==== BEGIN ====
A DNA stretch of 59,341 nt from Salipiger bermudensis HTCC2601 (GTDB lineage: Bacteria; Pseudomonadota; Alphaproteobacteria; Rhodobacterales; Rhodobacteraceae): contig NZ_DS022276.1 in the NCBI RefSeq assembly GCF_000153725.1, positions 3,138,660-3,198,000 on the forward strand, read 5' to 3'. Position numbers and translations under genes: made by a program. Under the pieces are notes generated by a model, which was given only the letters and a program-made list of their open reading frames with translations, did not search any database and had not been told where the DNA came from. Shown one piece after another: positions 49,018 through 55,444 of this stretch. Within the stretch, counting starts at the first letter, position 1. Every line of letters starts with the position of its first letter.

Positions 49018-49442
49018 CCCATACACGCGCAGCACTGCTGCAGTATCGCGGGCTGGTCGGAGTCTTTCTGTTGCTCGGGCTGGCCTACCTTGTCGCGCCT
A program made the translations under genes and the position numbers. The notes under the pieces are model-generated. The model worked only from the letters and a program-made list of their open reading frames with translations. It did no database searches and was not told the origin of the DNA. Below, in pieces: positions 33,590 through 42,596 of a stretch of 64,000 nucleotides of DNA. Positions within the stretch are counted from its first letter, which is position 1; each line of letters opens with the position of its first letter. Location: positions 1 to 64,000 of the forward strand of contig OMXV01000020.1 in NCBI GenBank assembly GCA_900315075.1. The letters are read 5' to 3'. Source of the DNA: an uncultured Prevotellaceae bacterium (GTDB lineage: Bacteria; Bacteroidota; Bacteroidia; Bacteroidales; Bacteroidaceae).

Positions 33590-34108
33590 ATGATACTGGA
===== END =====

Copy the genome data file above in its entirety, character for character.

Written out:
A DNA stretch of 59,341 nt from Salipiger bermudensis HTCC2601 (GTDB lineage: Bacteria; Pseudomonadota; Alphaproteobacteria; Rhodobacterales; Rhodobacteraceae): contig NZ_DS022276.1 in the NCBI RefSeq assembly GCF_000153725.1, positions 3,138,660-3,198,000 on the forward strand, read 5' to 3'. Position numbers and translations under genes: made by a program. Under the pieces are notes generated by a model, which was given only the letters and a program-made list of their open reading frames with translations, did not search any database and had not been told where the DNA came from. Shown one piece after another: positions 49,018 through 55,444 of this stretch. Within the stretch, counting starts at the first letter, position 1. Every line of letters starts with the position of its first letter.

Positions 49018-49442
49018 CCCATACACGCGCAGCACTGCTGCAGTATCGCGGGCTGGTCGGAGTCTTTCTGTTGCTCGGGCTGGCCTACCTTGTCGCGCCT
A program made the translations under genes and the position numbers. The notes under the pieces are model-generated. The model worked only from the letters and a program-made list of their open reading frames with translations. It did no database searches and was not told the origin of the DNA. Below, in pieces: positions 33,590 through 42,596 of a stretch of 64,000 nucleotides of DNA. Positions within the stretch are counted from its first letter, which is position 1; each line of letters opens with the position of its first letter. Location: positions 1 to 64,000 of the forward strand of contig OMXV01000020.1 in NCBI GenBank assembly GCA_900315075.1. The letters are read 5' to 3'. Source of the DNA: an uncultured Prevotellaceae bacterium (GTDB lineage: Bacteria; Bacteroidota; Bacteroidia; Bacteroidales; Bacteroidaceae).

Positions 33590-34108
33590 ATGATACTGGA